Updated: March 1, 2013 at 12:00 am
Han Solo grunted, moaned and insistently bobbed his head as Patty Crawford fed the dromedary a generous helping of carrots.
Chewbacca was close by, impatiently waiting his turn for a mid-afternoon snack in the pasture adjacent to South Perry Park Road near Larkspur.
“They’re very connected to each other,” Crawford said before pausing, petting one of the 6-foot tall, single-humped camels and noting that both Han and Chewy are “very social.”
That social nature displayed by the pair of camels falls right in line with the mission of Crawford and her husband Kurt.
The couple, along with a philanthropist who wishes to stay anonymous, started the Zoology Foundation in 2010 and have since acquired several exotic animals. And they’ve begun to plan to become a player in the world of animal-assisted therapy for humans.
Kurt Crawford, executive director of the Zoology Foundation, explained that the couple’s humble animal rescue efforts have led to what is now a small zoo.
Along with Han and Chewy, the “zoo” is home to a pair of wallabies named Trouble and Surprise, Mae West the armadillo, a 125-pound sulcata tortoise, a trio of ferrets, three rabbits, two alpacas named Redford and Newman, some fainting goats, two turtles, a couple of pigs and an Icelandic pony that was part of a rescue of about 90 horses.
“What we’re here to do is refuge rehab,” Kurt Crawford said.
He said the nonprofit has been talking with Phil Tedeschi, a clinical professor at University of Denver and executive director of the Institute for Human Animal Connection.
Tedeschi, who coordinates Denver’s Animal-Assisted Social Work Certificate program, used to live a short distance from Crooked Willow Farms, which houses the foundation and its animals.
The professor discovered the interesting mix of critters on the 90-acre property and contacted the Crawfords in hopes of forming a partnership.
“We think that Crooked Willow would be a great place to hold classes and learning events and we’re beginning to have that discussion with Kurt and Patty,” Tedeschi said. “They appear to have a pretty thoughtful approach to what animals they’re taking in.”
One example of that involves the armadillo Mae West. Kurt Crawford said he and Patty are looking for a new home for Mae because she isn’t a very social animal, hasn’t had enough enrichment at the ranch and doesn’t fit their mission.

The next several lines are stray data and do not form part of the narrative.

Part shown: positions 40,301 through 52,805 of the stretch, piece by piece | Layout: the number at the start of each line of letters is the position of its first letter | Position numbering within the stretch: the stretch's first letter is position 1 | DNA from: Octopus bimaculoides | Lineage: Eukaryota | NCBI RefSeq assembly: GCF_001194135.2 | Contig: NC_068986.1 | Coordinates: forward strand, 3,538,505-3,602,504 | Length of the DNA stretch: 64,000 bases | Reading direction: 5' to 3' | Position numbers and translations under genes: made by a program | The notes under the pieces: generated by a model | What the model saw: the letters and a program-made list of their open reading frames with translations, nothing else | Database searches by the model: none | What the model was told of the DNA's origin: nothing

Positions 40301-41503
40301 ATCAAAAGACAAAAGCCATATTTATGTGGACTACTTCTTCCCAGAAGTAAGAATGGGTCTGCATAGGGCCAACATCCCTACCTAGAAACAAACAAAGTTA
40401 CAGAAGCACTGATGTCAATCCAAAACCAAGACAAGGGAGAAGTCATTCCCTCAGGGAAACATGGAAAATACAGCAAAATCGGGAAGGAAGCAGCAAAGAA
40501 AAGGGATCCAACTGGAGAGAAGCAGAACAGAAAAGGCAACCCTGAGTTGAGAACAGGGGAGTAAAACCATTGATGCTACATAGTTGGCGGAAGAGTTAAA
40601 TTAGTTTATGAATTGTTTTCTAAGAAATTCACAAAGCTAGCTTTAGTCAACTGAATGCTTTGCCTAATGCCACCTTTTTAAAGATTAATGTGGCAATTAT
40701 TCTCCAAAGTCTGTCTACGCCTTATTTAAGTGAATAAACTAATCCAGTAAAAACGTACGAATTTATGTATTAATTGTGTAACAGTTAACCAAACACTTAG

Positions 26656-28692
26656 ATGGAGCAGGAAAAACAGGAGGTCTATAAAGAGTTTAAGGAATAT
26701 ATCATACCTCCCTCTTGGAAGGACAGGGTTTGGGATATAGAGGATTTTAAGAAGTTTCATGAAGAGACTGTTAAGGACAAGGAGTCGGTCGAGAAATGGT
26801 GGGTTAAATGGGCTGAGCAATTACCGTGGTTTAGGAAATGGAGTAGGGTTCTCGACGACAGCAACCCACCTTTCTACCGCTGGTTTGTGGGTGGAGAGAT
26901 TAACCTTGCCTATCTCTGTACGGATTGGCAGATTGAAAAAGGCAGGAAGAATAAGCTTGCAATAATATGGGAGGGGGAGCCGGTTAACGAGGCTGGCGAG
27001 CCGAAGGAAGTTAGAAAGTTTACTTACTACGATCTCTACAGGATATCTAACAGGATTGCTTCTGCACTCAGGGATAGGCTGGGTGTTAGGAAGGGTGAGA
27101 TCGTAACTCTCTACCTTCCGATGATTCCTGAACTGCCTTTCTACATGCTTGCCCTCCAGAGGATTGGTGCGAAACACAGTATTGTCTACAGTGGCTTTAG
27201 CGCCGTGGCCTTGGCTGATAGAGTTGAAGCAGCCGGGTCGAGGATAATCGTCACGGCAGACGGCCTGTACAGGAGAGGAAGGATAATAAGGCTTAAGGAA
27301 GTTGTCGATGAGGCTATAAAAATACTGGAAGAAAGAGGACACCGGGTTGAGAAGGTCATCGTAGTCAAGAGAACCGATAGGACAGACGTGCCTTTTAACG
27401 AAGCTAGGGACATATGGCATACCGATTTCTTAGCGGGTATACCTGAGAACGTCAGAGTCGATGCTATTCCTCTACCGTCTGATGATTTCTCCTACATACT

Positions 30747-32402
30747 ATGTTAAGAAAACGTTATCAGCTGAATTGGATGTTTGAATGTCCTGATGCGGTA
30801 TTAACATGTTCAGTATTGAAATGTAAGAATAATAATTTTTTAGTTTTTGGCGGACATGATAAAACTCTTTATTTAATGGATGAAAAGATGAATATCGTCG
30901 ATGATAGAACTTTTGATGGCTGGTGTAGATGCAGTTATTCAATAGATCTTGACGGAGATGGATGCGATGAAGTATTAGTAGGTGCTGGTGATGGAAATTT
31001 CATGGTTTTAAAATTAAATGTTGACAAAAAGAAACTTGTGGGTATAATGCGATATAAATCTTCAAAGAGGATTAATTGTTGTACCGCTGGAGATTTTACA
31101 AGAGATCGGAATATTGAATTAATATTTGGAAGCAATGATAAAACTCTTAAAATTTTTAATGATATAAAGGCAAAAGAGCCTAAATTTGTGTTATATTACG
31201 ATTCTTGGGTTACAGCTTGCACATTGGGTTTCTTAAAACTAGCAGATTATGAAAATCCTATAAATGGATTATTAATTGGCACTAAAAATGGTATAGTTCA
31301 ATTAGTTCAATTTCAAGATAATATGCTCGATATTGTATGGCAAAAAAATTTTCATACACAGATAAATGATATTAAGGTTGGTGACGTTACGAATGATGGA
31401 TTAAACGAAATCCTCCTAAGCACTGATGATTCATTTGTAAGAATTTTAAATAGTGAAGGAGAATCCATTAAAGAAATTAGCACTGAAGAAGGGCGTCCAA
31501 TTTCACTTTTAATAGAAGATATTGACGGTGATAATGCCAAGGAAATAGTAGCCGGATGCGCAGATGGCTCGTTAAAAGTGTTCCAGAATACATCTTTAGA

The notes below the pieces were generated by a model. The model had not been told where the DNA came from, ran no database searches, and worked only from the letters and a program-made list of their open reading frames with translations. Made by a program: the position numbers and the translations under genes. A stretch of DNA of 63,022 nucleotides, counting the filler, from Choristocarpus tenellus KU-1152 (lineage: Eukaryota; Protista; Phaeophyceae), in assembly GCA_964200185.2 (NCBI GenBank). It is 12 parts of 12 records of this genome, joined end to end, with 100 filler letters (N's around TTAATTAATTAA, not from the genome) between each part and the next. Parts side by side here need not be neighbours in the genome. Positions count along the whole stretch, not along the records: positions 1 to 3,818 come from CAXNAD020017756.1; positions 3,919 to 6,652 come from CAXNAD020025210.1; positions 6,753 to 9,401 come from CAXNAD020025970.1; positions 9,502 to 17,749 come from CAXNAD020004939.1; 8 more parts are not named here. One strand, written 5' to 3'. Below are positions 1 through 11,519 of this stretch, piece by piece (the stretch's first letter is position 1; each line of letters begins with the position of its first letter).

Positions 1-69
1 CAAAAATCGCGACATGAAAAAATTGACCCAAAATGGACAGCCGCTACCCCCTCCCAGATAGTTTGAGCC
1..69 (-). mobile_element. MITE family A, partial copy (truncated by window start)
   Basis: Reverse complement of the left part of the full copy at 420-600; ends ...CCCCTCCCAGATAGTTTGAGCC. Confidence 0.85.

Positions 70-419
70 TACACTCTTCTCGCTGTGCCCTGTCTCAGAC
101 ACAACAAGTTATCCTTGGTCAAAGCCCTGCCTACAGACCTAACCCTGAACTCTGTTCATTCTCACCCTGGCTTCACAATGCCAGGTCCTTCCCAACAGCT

Tedeschi said exotic animals are “often collected for the novelty and the notoriety” and that usually leads to unsafe environments for the animals and humans. He said the Crawfords six zoo-like enclosures are well designed and would be fitting as “education models.”
The professor wants to bring some of his graduate students to Crooked Willow Farms to learn more about integrating animals into their therapy and social work. Tedeschi said the mix of animals at the ranch would allow the chance to determine which types of animals are best suited for human healthcare.
Tedeschi said, “Animals are now in virtually every human healthcare setting.” As an example of the benefits of animal-assisted work, Tedeschi described how animals have helped children who have been physically hurt by people begin to re-establish lines of trust so they can receive proper care.
From the outset, the Crawford’s foundation has been involved with kids. The couple has welcomed several school groups to the “zoo” for field trips in an effort to encourage kids to explore animals and nature.
Kurt Crawford said the long-term plan is to expand the facilities to create a park-like setting for Tedeschi, his students and visitors to have an intimate, hands-on experience with the animals.
The goal for the Zoology Foundation is to follow an example set by organizations such as Green Chimneys, based in Brewster, N.Y.
While the foundation wants to establish its own identity, Kurt Crawford points to Green Chimneys’ philosophy as a great starting point. Green Chimneys’ website says the organization strives for “therapeutic and outreach services, while providing care for animals and nature.”
The Crawfords have the passion to make their dream a reality. But the long-time business man and his wife, who has a degree in occupational therapy and a love for animals, admit they’re sort of making things up as they go along.
“We’re still trying to formulate an actual plan,” Kurt Crawford said. “We’re very new to this.”